A former employee of the U.S. State Department has been sentenced to close to five years in prison for an online sextortion scheme targeting young women.On Monday, U.S. District Judge Eleanor Ross sentenced 36-year-old Michael C. Ford to 57 months in prison followed by three years of supervised release, reports the Washington Times.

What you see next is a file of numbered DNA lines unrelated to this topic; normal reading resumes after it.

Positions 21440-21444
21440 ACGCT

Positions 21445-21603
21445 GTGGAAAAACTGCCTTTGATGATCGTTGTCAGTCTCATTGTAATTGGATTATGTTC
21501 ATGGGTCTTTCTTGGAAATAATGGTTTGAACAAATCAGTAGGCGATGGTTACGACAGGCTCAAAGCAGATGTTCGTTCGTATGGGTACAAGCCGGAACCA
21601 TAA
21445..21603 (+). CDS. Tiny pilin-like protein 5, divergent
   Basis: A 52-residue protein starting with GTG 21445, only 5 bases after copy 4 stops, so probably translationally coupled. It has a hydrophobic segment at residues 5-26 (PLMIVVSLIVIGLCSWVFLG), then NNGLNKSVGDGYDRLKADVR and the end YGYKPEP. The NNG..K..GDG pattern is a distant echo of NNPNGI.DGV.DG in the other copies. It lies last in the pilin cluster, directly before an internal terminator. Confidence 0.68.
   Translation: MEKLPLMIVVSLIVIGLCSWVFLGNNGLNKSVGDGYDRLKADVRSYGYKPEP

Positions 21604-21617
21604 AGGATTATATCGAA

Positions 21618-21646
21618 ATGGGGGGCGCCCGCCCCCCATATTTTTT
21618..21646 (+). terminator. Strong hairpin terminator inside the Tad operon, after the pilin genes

Ford’s sentencing comes just a few months after the convicted first pleaded guilty to nine counts of cyberstalking, seven counts of computer hacking to extort, and one count of wire fraud.According to a statement released by the Department of Justice, Ford admitted that he posed as a member of a fictitious “account deletion team” in order to send thousands of phishing emails to young females, some of whom attended U.S. colleges and universities, between January 2013 and May 2015 while he worked at the U.S. embassy in London.After victims handed over their login information, Ford then raided their web accounts and social media profiles for personal information which he could leverage to sextort victims and ask for explicit content, including videos filmed by the victims of other women dressing.“I want you to record videos of sexy girls changing. In gyms, clothing stores, pools… You do that, and I disappear,” the criminal told one victim, as quoted by Graham Cluley Security News.Prosecutors say that Ford’s predatory behavior dates back even further than this case, however. The Christian Science Monitor writes that as far back as 2009, Ford posed as a scout for a talent agency and the owner of an adult website in order to pressure a number of individuals, some of whom were minors, to send him nude photos.Based upon this history, prosecutors wanted Ford to serve eight years in prison. But the judge ultimately reduced the sentence closer to the four-year term sought by the criminal’s defense lawyers.The sentence “recognizes the seriousness of Mr. Ford’s conduct, while at the same time acknowledging that he fully accepted responsibility for his actions and assisted the government in every way possible throughout his case,” Ford’s lawyer Benjamin Black Alper said, as quoted by Metro.The beginning of Ford’s prison term has been delayed until August 1 so that he can be present for the birth of his second child in late-July.